Erased, Mislaid, Rejected, Revisited

Not all marks can be erased.

The exhibition probably will make little sense to a lot of people, especially if you are unfamiliar with the discourse of conceptual art or unfamiliar with reading Chinese characters – seven gold painted classical frames of painted ‘kiddy’ Chinese characters, four huge wall-size canvases with traced Chinese characters, some broken furniture, a television with running Chinese text that must be viewed with a truck mirror, and a wall projection of other past projects. The aptly named exhibition will make sense if you have:

(1) been following the development of art in Singapore, or
(2) attempted to find the missing link between image and text, or
(3) interested in visual and literary puns.

Without duplicating some of the comments about Cheo Chai-Hiang’s work written and argued cogently in the exhibition catalogue, or some of the implicit information that a reader can gather from his extensive and impressive artistic practice resume, I shall attempt to write my appreciation or criticism about the exhibition.

If one is familiar with the Lu Xun graphic image-installation, titled Celebrating Little Thoughts, at old Nanyang Institute of Education Bukit Timah Campus, and LA-SALLE SIA College of the Arts, the familiar image of Lu Xun, now with neon smoke, brazen onto the façade of Sculpture Square seems like a calling-card of something intellectual, perhaps a little kitsch. Perhaps Lu Xun has become a symbol of the Modernity, the new ‘old’. Chai-Hiang has timely surfaced his contribution to Singapore’s art history with the conceptual and controversial proposal 5’ x 5’ for a modern art exhibition, chaired by Ho Ho Ying in the seventies, shortly after Ho Tzu Nyen’s Arts Central Commission 4×4, an artwork appropriating and quoting famous artists in Singapore. Yes, it seems there were interests in art forms other than the Impressionists or propagating the Nanyang Style in the seventies. It is timely because 2005 had witnessed several international-scaled art symposiums seeing speakers from Pompidou, Long Ying Tai (ex-cultural Minister and writer from Taiwan) and talks of varying levels of discourse, with a renewed interest and curiousity in art of the fifties through to the seventies.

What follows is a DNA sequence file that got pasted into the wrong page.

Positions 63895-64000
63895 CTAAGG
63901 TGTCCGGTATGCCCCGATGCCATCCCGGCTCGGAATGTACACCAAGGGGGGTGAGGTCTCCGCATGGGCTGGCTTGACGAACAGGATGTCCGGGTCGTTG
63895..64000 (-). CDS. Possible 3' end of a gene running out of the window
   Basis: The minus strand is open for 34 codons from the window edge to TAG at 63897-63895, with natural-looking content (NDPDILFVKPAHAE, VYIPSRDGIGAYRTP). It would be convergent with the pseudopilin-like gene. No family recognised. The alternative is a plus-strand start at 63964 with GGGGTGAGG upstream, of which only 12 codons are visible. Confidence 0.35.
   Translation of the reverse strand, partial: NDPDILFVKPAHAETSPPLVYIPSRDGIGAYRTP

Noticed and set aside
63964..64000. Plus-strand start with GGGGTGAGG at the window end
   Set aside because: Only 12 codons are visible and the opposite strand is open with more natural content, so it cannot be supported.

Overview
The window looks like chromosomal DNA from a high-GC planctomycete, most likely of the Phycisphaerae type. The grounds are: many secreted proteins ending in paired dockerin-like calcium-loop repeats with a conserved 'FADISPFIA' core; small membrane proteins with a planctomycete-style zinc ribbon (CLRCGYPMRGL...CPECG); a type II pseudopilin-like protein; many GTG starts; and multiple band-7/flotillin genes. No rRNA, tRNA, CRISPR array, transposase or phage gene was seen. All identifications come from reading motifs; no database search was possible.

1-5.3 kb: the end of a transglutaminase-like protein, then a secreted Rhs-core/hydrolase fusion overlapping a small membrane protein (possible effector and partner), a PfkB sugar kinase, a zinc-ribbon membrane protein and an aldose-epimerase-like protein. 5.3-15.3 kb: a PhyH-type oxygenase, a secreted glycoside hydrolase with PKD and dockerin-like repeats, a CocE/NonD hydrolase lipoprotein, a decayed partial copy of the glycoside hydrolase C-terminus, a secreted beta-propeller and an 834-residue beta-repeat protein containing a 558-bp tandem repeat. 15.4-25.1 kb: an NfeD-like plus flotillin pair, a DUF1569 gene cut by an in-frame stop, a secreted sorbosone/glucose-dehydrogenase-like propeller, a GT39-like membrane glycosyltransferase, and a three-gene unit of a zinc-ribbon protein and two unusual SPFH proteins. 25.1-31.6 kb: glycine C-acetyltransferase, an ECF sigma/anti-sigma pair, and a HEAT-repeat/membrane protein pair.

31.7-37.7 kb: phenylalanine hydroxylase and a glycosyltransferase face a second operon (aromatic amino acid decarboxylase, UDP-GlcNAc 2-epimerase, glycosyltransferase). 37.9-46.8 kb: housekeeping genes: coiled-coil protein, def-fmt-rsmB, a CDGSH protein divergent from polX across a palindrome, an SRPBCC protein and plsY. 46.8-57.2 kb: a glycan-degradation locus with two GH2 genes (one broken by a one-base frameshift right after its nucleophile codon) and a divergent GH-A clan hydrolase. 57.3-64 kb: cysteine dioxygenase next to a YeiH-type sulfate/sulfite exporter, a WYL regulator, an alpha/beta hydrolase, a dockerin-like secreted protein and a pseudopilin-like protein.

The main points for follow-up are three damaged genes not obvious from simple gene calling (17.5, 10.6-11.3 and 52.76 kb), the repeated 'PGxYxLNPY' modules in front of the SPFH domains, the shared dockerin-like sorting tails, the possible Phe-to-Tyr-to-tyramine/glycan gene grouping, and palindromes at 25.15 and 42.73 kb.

To comprehend and appreciate the works that laid within Sculpture Square Erased, Mislaid, Rejected, Revisited, one had to be comfortable with the in-difference between text (written or painted words) and the mental image that it allows us to create. Chai-Hiang had glorified the position of the poet, and distilled the very essence of poetry to Chinese Characters, painted within rigid, possibly traced pencil guidelines with textural strokes in black. White impasto strokes dance and surround these pencil marks. The canvas is framed in gold painted classical frames one will find in the Lourve Museum, and hung carefully and spaciously within the gallery. The work reminds us of Art & Language, or how text implies and challenges one’s imagination. I recall reading about this painting that depicted the back of the stretcher – wood, canvas and label – and the title was something like “the best painting you have ever seen”. The empty space surrounding the gestural strokes is reminisce of Chinese paintings, where the emptiness expands and contracts visually, giving the subject matter breathing space. Perhaps Chai-Hiang being the fierce night-bird (sic, read here as devil’s advocate) by drawing our attention to the gestural strokes – that made abstract paintings so interesting to look at – and con-text – which tickles the left-side of our brains. One should be amused to read a note by the artist, near the projection wall, that a group of kindergarten children could not ‘read’ or recite the words of the paintings Shi Ren (The Poet) and E Niao (The Fierce Night Bird). This obviously signified something interesting to the artist, otherwise it wouldn’t be up as an ‘afterword’. Because Chai-Hiang’s modus operandi methodology engages the audience by the use of carefully selected ‘words’ like a poet, and they were likely to appeal to a naïve audience that was happy ‘just’ to read it; an innocence that appreciated simple things. It is exactly abstract concepts like poet and The Fierce Night Bird that separate adults from appreciating simple things.